The first thing to check is whether you are physically sick. Some illnesses have the same symptoms as depression. Second, consider what you’re putting into your body, including recreational drugs. Larium, a commonly prescribed anti-malarial treatment, lists “hopelessness and permanent depression” in its side effects.

Remember that you may be in danger if you go OFF a drug as well; being unprotected for malaria in a mosquito-infested region is hardly optimal. The best-case scenario is not taking drugs that can cause these symptoms in the first place. Do some research and make an informed decision.

If you think your depression is unrelated to other medications or illness, try to see a counselor or other health professional. Ask in the ex-pat community if anyone has doctor recommendations. If you’re in a place where English isn’t commonly spoken, seek out organizations like Amnesty International or the Planned Parenthood Federation; they often have English-speakers as volunteers, and may offer counseling services.

It’s hard to make decisions about whether or not to go on medication when you are away from home; doctors usually want to monitor your progress and check the dosage level. Some doctors may refuse to issue psychiatric medications, or be unable to do so.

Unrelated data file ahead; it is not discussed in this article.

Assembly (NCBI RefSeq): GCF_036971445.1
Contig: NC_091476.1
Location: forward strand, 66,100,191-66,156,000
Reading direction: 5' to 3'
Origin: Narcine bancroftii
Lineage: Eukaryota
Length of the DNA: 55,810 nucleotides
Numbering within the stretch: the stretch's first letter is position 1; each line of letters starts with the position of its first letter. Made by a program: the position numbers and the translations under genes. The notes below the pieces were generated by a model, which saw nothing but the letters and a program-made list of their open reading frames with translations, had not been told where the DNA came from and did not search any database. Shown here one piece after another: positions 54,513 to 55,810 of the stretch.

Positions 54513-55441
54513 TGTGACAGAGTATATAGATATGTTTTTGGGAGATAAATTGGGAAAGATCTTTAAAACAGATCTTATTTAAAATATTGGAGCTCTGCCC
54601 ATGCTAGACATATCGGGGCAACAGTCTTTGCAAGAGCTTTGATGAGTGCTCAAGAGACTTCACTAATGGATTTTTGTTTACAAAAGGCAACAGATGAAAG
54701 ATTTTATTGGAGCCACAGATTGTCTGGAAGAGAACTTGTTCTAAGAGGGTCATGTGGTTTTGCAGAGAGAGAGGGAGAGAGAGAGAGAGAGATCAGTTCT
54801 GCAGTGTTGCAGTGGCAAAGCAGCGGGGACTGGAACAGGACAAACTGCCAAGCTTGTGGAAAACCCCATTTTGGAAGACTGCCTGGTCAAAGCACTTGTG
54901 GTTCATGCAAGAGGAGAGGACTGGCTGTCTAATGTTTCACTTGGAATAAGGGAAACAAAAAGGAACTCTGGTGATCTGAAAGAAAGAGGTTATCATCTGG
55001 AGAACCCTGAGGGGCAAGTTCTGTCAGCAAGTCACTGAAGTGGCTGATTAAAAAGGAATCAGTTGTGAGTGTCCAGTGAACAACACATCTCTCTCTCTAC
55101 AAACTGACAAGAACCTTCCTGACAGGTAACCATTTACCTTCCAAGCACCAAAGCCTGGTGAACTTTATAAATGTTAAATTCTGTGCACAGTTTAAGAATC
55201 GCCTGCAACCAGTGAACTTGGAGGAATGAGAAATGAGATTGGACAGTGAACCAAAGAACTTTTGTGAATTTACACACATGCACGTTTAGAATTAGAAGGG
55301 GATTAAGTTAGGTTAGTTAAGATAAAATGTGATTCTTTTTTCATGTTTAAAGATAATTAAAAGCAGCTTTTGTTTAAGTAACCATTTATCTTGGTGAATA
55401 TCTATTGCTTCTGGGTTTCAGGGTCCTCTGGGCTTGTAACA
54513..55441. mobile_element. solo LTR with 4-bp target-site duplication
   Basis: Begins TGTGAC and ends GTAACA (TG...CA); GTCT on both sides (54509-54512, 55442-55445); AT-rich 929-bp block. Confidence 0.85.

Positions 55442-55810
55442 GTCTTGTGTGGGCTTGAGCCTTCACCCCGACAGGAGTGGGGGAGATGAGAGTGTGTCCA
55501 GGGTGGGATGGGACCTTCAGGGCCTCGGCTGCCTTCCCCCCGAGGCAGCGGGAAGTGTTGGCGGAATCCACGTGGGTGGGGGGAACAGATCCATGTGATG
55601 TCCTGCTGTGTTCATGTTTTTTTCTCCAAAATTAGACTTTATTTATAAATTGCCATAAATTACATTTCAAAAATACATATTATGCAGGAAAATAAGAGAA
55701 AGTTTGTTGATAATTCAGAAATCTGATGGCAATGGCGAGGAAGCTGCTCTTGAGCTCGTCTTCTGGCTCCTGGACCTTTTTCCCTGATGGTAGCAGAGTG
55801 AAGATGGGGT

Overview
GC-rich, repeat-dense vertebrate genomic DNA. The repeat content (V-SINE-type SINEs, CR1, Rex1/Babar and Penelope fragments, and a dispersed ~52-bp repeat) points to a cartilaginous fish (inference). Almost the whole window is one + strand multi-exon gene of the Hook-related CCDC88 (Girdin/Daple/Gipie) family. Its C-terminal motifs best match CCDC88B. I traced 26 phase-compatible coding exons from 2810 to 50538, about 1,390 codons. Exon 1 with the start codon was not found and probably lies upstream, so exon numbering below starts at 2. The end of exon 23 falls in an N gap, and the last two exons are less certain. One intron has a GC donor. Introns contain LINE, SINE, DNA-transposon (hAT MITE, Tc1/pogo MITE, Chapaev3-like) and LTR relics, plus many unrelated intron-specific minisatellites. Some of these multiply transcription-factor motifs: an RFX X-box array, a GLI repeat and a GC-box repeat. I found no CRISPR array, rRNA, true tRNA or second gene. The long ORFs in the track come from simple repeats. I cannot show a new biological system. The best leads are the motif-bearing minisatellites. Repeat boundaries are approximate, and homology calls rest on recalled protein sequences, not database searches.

You may run into doctors who won’t acknowledge your illness as valid, or may label depression as “weakness.” If this is the case, go to another doctor.

Some people find alternative treatments like meditation or physical exercise can help. Herbal supplements like St. John’s Wort are unregulated and untrustworthy; they can also interfere with other medications, including birth control pills and psychotropics.

If you continue to have symptoms, please see a doctor, either abroad or when you return home. Remember that mental illness is an illness, which means it needs treatment like any physical illness.

Overall, mild depression, or a more serious depression receiving proper treatment, shouldn’t stop you from traveling, but it’s important to be aware of yourself and your situation. Take care of yourself first and foremost.